Annotations to the Heidelberg Catechism - Lord's Day 37
Lord's Day 37
But may we swear an oath
by the Name of God
in a godly manner?
Yes, when the government demands it
of its subjects,
or when necessity requires it,
in order to maintain and promote
fidelity and truth,
to God's glory and for our neighbour's
Such oath‑taking is based on God's Word
and was therefore rightly used
by saints in the Old and the New
May we also swear by saints
or other creatures?
A lawful oath is a calling upon God,
who alone knows the heart,
to bear witness to the truth,
and to punish me if I swear falsely.
No creature is worthy of such honour.
It is necessary to speak about the oath in this context. The oath is a special invocation of the name of God. In the oath we call God to witness to the truth of what we declare or promise. In it we pray that he, who is holy, omniscient and all-powerful, will punish us if we speak a lie, but will bless us if we speak the truth. When we use the oath, therefore, we purposely place ourselves before God as our witness. This was unnecessary in Paradise, for man was always aware that he walked with God. But in a sinful world the oath is necessary to confirm fidelity and truth. But it is intolerable in the church. The believers are expected always to associate with each other in God's presence. Among them, each word and promise must be the equivalent of an oath!
We may not take unnecessary oaths, nor commit perjury. That would be a misuse of God's name. Nor may we swear by something or someone other than the only God. He, only, is omniscient and holy. He, only, is entitled to receive the honour of being the witness accepted by all, and who will reveal the truth now or on the last day.
Some persons are of the view that one may not take the oath and refer to Mt 5:33-37 and Jas 5:12 in support. But in those places Scripture prohibits the misuse of God's name and unnecessary oaths. Moreover, Jesus does not say in Mt 5:37 that the oath is evil, but that it exists because of sin and that, for that reason, it is no longer appropriate among those who are his, who have been delivered from sin and who flee from sin. In fact, taking the oath is based on Scripture, which shows us how God's children use it correctly (e.g., Gen 22:16; Ps 110:4; 2 Cor 1:23; Jesus' oath before the Sanhedrin). We may use the oath when the government demands it of us, or when necessity requires it. And then we must use in accordance with Jer 4:2a (KJV): in truth, i.e., speaking just as one thinks; in judgment, i.e., knowing what one does (hence, not by children or those who are mentally incapacitated); and in uprightness, i.e., not in unjust and evil matters.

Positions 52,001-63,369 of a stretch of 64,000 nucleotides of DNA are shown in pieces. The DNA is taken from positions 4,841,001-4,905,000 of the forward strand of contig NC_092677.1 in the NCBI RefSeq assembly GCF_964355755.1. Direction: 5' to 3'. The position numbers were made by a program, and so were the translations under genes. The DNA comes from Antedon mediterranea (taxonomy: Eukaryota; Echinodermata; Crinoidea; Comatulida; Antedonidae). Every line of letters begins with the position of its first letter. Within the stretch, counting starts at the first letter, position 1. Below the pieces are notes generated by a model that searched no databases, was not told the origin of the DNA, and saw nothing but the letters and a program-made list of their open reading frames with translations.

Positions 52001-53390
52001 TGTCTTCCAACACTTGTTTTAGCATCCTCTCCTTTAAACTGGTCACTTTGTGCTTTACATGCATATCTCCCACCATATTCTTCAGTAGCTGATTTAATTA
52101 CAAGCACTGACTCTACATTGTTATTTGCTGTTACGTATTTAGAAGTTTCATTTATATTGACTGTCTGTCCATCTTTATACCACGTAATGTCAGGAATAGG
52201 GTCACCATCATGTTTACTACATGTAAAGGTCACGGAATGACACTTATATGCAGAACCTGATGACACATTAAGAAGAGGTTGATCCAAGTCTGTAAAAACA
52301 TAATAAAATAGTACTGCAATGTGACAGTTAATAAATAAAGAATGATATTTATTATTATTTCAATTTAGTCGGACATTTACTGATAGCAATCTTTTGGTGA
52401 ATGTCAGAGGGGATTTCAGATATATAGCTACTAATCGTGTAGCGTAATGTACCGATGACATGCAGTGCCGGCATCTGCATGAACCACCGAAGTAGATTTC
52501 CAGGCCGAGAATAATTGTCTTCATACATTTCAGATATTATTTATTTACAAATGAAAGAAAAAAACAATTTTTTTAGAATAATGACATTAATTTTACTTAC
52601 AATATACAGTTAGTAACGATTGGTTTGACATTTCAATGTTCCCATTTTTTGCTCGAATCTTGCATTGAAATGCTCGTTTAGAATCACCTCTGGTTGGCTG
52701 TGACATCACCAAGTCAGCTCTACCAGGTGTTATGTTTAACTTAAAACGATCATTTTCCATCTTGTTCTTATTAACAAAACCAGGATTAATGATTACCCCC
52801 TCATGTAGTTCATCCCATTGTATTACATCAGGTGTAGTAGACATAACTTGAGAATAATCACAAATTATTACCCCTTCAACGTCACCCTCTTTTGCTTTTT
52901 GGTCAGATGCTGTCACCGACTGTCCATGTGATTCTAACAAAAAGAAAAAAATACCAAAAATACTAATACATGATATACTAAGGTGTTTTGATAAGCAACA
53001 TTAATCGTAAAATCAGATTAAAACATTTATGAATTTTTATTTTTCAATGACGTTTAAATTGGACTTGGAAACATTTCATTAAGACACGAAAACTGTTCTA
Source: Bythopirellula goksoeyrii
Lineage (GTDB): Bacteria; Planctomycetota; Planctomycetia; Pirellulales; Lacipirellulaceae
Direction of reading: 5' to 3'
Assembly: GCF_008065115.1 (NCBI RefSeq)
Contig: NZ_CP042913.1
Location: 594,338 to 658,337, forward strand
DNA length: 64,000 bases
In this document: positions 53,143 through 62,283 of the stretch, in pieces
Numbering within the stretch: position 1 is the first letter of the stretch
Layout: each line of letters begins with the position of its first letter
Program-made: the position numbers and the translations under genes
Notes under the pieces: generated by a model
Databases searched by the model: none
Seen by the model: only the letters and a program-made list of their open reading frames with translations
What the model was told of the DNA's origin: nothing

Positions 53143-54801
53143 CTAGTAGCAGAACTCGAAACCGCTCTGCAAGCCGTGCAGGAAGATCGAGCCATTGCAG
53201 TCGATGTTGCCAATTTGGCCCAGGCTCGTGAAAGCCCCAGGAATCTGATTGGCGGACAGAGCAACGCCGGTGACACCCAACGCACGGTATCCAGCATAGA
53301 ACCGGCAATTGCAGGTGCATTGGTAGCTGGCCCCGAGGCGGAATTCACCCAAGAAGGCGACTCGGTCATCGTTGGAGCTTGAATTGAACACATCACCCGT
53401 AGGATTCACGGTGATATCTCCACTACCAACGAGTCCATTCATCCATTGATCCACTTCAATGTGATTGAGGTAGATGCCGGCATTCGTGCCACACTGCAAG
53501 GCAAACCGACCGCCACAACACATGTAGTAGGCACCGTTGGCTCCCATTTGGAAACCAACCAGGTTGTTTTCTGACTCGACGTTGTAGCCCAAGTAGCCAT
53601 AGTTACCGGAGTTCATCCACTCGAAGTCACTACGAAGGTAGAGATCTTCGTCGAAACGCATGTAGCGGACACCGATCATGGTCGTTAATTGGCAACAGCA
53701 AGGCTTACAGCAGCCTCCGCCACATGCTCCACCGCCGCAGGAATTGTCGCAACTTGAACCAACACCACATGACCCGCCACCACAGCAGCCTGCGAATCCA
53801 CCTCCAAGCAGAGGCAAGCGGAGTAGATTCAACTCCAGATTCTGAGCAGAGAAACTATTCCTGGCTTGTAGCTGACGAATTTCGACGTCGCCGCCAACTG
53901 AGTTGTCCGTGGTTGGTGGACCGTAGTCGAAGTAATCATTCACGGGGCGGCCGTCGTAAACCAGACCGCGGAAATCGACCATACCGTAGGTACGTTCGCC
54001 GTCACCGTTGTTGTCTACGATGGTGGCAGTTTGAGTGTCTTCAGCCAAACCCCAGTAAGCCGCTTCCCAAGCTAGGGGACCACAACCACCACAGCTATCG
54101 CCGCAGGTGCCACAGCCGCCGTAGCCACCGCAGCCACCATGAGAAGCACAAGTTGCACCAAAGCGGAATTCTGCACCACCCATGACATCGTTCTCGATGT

- The government, as God's servant (Rom 13:4), which exercises judgment over public life, has the duty to punish all public misuse of God's name.
- All kinds of substitutes for religion, such as Spiritism, Theosophy, and Scripture criticism.
- The Anabaptist rejection of the oath and avoidance of the world.
- What does the phrase, “the Name of God,” denote? What does the separate declaration of punishment that accompanies the commandment indicate?
- What does the commandment forbid? What does it command?
- What do we do when we swear an oath? Did the oath exist already in Paradise? May we use it in our association with other believers? How should that association be governed? May we swear by anything or anyone other than God? Why not?
- Which texts do people appeal to in support of their objection to the oath? Do the texts support their position?
- Prove that the use of the oath is based on Scripture. By whom and when may the oath be demanded? How must it be used when it is demanded?